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Spike In Leopard Shark Deaths In SF Bay Raises Concerns

TIBURON (CBS SF) -- Bay Area Fish and Wildlife officials are trying to determine the reason behind a spike in leopard sharks dying off around San Francisco Bay.

Just Thursday, a large leopard shark was found after it beached itself in Burlingame near the Coyote Point Recreation Area.

The concentration of dead leopard sharks is around the Foster City and Redwood Shores area, although numerous others have washed up in Alameda and Marin counties as well as San Francisco.

Sean Van Sommeran and the Pelagic Shark Research Foundation have been following the seven week die-off.

"From a conservation perspective, it's very serious if not critical. This is timed with their annual breeding cycle," explained Van Sommeran.

This is the third die-off in the past six years.

Carrey Wilcox with the Richardson Bay Audobon Society remembers the one in 2011.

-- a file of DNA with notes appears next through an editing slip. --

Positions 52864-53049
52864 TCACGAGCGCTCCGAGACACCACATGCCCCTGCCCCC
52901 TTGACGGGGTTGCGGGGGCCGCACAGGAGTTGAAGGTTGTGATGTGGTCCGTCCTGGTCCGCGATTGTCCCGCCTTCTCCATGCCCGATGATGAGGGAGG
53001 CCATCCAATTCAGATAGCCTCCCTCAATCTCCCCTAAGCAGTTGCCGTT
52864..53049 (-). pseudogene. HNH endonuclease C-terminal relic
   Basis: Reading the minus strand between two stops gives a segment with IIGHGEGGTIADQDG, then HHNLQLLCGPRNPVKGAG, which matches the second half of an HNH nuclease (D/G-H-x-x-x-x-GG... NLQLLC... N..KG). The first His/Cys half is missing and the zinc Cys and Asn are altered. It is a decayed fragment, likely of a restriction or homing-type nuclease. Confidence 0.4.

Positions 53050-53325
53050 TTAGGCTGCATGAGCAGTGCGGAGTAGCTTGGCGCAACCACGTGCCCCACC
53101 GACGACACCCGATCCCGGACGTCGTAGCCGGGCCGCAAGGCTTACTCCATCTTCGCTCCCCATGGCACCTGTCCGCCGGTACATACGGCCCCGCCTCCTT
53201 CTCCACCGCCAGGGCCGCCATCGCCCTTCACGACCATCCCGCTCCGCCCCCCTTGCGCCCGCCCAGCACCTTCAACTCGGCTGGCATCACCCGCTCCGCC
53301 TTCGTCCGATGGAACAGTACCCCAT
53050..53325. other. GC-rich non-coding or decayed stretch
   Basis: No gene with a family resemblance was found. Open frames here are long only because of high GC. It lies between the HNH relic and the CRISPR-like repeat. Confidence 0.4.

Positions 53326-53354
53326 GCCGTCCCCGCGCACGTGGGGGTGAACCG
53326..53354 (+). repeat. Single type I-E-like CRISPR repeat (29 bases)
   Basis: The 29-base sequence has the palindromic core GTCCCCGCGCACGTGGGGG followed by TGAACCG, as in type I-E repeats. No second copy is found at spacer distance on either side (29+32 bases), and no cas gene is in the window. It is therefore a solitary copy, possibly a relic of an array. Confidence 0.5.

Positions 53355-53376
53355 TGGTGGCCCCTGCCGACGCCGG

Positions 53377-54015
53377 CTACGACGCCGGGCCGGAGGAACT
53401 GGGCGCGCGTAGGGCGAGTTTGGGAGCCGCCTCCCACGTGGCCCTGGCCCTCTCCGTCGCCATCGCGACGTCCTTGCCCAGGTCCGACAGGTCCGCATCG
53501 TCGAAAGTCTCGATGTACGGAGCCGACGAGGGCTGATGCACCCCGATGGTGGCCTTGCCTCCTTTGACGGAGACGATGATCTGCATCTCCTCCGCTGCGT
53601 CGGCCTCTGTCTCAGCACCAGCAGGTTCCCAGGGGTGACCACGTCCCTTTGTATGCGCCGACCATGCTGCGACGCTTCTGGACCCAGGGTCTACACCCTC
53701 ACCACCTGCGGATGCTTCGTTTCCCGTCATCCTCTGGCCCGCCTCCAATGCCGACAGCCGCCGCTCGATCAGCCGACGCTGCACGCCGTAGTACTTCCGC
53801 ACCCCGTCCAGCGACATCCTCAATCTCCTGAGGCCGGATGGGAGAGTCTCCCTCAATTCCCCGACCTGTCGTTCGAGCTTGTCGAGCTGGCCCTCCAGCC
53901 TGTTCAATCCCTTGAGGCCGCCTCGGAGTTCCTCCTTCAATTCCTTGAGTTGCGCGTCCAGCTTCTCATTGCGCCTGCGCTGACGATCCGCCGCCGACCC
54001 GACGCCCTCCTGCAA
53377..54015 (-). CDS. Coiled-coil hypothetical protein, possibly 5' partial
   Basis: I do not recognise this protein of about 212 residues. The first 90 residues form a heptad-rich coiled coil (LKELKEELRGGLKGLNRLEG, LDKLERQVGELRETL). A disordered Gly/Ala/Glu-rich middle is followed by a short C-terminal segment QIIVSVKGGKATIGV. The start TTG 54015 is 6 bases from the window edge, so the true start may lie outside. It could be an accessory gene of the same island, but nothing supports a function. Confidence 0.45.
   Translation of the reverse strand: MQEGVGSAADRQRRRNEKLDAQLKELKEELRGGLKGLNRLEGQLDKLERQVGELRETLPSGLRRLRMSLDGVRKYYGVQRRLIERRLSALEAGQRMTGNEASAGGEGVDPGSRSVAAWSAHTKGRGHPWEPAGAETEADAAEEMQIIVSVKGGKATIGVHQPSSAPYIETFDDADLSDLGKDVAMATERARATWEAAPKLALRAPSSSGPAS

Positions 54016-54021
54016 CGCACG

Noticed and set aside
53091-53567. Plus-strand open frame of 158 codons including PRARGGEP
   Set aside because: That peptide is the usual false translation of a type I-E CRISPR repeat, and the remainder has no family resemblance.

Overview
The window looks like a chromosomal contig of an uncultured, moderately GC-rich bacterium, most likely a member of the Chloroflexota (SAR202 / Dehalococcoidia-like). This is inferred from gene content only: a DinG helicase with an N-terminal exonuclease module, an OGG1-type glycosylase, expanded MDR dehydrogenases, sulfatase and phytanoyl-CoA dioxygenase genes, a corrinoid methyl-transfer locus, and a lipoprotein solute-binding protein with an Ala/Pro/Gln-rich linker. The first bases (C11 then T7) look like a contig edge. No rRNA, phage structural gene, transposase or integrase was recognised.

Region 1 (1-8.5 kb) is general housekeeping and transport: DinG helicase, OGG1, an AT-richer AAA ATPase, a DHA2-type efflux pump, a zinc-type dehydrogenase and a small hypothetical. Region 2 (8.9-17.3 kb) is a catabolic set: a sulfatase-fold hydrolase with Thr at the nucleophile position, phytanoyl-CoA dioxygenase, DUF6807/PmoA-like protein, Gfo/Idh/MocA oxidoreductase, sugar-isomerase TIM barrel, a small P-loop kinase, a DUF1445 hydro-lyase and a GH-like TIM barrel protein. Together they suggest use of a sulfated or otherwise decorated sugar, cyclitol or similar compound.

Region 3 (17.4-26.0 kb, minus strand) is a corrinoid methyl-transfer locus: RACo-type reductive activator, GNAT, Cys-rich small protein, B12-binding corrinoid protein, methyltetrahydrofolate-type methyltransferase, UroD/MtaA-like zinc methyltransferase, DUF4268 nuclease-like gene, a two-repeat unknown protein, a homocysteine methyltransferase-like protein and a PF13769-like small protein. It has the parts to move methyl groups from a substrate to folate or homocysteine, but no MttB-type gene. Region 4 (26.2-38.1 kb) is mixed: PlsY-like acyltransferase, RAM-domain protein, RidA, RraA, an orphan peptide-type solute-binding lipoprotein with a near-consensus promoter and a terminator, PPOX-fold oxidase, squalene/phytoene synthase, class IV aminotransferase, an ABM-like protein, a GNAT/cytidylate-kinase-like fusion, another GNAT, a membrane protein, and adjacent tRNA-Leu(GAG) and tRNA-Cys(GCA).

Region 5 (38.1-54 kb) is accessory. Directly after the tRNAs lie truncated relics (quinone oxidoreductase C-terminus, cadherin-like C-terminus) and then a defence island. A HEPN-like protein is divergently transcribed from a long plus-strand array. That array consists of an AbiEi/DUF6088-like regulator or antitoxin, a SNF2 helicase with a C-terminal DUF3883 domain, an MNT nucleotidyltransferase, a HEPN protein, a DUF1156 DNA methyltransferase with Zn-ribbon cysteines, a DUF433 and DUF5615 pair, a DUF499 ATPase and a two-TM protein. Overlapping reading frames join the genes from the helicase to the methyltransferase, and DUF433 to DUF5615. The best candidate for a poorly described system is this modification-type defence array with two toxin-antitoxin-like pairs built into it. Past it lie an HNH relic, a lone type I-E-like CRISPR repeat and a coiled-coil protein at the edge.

"Occasionally, you'll get a dead animal on the beach. But then we started seeing more and more, and many of them looked healthy," said Wilcox. "Some of them were even alive then died within the day."

Back then, no one knew the cause. But now, U.S. Fish and Wildlife is on the case.

With the help of Van Sommeran and his team, they've collected dozens of the dead predators and sent them off for testing.

Tests have found a viral and fungal infection that somehow makes its way into the shark's brain, causing it to swim ashore.

So it's killing a huge number of leopard sharks. The sharks were declared unsafe to eat going back to our 2011 investigation," explained Van Sommeran. "The healthy specimens were loaded with toxins."

The Pelagic Shark Research Foundation feels those toxins may be coming from dirty runoff from all the rain this winter may be contributing to the problem, but Fish and Wildlife has yet to confirm that.

Scientists are asking that people who encounter beached sharks not try to push them back into the water, since it won't save them.

Instead, call Fish and Wildlife so experts can do further study on the animals.

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